Finance

Banks in Qatar could see more consolidation

Banks in Qatar could see more consolidation

Qatar’s crowded banking sector could see more consolidation triggered by pressure on banks’ profitability from the coronavirus pandemic, particularly those with weaker franchises and limited pricing power, according to Fitch Ratings.

Common government ownership is also a key driver for consolidation to create better capitalised banks with enhanced competitive advantages to support the Qatar Vision 2030 development plan, the global ratings agency said in a new report. Al Khalij Commercial Bank and Islamic bank Masraf Al Rayan’s (MAR) recently agreed merger will potentially create Qatar’s largest Islamic bank by total assets and diversify MAR’s business model, which is predominantly wholesale focused (85 percent of total financing).

This will be the second merger in Qatar between an Islamic bank and a conventional bank after Islamic bank Dukhan and International Bank of Qatar (IBQ) merged in April 2019. Despite a weaker economic environment and expected downward pressure on valuations from the impact of the pandemic, AKCB was valued at 8.2 billion Qatari riyals (based on the closing share price on 5 January), representing 1.14x its tangible book value, compared with 1.027x tangible book value for IBQ (A/Stable/bb+ pre-merger).

“In our view, this reflects AKCB’s adequate capitalisation (end-3Q20: common equity Tier 1 ratio of 14.8 percent against 8.5 percent regulatory minimum) and private banking niche, an important addition to MAR’s business model and funding franchise,” Fitch said. MAR (the surviving entity) will have a larger funding capacity (147 billion riyals combined non-equity funding) to finance additional government projects. This could further increase MAR’s exposure to government and government-related entities, which represented 47 percent of its financing book at end-3Q20, but would support the bank’s asset quality. The combined entity is set to be well-capitalised with a leverage ratio of about 12 percent, although one-off integration costs could weaken capital. The merger should strengthen MAR’s private banking funding franchise, which could reduce the bank’s high reliance on wholesale funding, particularly short-term placements, and lower its loans-to-deposits ratio, which is one of the highest in the market.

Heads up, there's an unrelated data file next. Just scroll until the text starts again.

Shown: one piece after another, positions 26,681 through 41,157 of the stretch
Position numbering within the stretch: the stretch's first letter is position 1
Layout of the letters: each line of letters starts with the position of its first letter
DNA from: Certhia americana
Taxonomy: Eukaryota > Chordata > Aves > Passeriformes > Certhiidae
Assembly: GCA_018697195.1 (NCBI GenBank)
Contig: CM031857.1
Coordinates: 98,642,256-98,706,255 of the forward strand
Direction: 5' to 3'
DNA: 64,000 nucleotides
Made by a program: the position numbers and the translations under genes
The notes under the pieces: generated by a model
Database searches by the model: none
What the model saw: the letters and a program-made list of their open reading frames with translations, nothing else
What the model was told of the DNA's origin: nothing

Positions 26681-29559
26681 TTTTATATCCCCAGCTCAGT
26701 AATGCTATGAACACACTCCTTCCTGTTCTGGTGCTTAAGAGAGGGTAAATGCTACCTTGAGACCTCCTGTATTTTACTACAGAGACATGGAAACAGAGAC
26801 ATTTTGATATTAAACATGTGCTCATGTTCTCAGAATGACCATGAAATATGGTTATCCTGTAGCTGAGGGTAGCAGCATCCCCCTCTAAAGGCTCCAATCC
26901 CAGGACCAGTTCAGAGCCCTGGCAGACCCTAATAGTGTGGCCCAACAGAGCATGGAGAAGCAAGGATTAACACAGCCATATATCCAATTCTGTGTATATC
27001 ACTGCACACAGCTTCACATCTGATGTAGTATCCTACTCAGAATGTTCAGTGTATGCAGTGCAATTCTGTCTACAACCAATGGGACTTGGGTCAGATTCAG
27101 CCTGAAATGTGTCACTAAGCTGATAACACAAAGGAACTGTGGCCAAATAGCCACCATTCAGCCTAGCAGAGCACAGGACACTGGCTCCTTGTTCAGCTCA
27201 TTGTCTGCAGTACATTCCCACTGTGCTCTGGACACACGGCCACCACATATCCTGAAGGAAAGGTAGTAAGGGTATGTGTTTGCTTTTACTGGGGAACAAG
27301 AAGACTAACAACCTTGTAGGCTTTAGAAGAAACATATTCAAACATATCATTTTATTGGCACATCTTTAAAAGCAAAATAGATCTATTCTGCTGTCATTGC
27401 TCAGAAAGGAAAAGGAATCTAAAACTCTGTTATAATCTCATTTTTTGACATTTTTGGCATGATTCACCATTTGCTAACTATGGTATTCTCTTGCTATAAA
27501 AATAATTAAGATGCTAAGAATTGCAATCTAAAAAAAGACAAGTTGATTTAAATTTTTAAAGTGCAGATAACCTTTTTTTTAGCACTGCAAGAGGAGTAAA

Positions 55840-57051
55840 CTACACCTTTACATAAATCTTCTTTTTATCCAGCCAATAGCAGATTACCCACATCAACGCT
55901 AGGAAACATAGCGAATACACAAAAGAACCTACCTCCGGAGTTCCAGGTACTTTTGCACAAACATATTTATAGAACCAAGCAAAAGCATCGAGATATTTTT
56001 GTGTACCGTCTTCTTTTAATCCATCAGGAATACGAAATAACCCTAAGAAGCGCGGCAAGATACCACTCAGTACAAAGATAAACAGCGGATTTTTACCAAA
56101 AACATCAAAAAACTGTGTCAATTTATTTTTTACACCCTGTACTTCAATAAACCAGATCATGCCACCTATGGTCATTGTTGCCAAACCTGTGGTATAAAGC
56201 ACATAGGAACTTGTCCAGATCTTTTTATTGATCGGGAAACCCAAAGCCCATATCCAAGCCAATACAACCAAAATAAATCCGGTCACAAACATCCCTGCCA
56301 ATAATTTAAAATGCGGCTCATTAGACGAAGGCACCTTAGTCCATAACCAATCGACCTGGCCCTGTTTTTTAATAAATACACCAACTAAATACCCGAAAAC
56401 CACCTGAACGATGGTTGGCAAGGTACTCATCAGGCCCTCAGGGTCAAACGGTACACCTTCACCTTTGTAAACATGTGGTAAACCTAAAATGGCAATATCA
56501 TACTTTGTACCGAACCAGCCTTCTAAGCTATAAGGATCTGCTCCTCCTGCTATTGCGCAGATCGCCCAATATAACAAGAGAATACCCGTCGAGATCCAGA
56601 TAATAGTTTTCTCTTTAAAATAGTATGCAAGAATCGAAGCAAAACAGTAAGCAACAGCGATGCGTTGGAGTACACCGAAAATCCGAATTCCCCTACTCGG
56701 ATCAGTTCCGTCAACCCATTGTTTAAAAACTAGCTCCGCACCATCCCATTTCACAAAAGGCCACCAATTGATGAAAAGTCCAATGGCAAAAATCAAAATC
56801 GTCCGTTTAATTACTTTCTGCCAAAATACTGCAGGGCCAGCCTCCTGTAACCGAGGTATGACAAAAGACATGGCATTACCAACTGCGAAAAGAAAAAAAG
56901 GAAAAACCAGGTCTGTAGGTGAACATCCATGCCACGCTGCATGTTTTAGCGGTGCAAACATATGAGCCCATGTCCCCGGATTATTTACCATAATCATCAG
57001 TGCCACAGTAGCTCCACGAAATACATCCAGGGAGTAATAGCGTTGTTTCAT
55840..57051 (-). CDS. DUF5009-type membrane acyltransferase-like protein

Dukhan’s merger with IBQ boosted the proportion of retail and private banking deposits (43 percent of total deposits at end-1H20) in its overall funding. However, the bank still lacks stable long-term funding and is yet to meet the 100 percent Net Stable Funding Ratio regulatory requirement. Further Qatari bank mergers could generate cost synergies that alleviate pressure on profitability from compressed financing margins and higher loan impairment charges due to the pandemic.

Dukhan’s cost-to-income ratio decreased to 32 percent in 1H20 from 38 percent in 2018 after the bank realised 90 percent of its planned cost synergies from its merger. MAR’s merger should result in a cost-to-income ratio of about 20 percent, comparing well with peers. Mergers can also increase banks’ asset quality risks from collateral valuations, changes in loan classification policies and building provisions against purchased credit-impaired assets. Dukhan’s Stage 2 financing ratio increased to 19 percent at end-1H20 from 14 percent at end-2018, largely due to the reclassification of some of IBQ’s loans that had been recorded as Stage 1 at the time of the merger. Qatari rated banks’ Issuer Default Ratings (IDRs) are “driven by our belief in an extremely high probability of state support for all domestic banks, if needed, regardless of their franchise and ownership.” Qatari bank mergers are unlikely to affect IDRs, but they could affect banks’ standalone creditworthiness, as expressed by their Viability Ratings.

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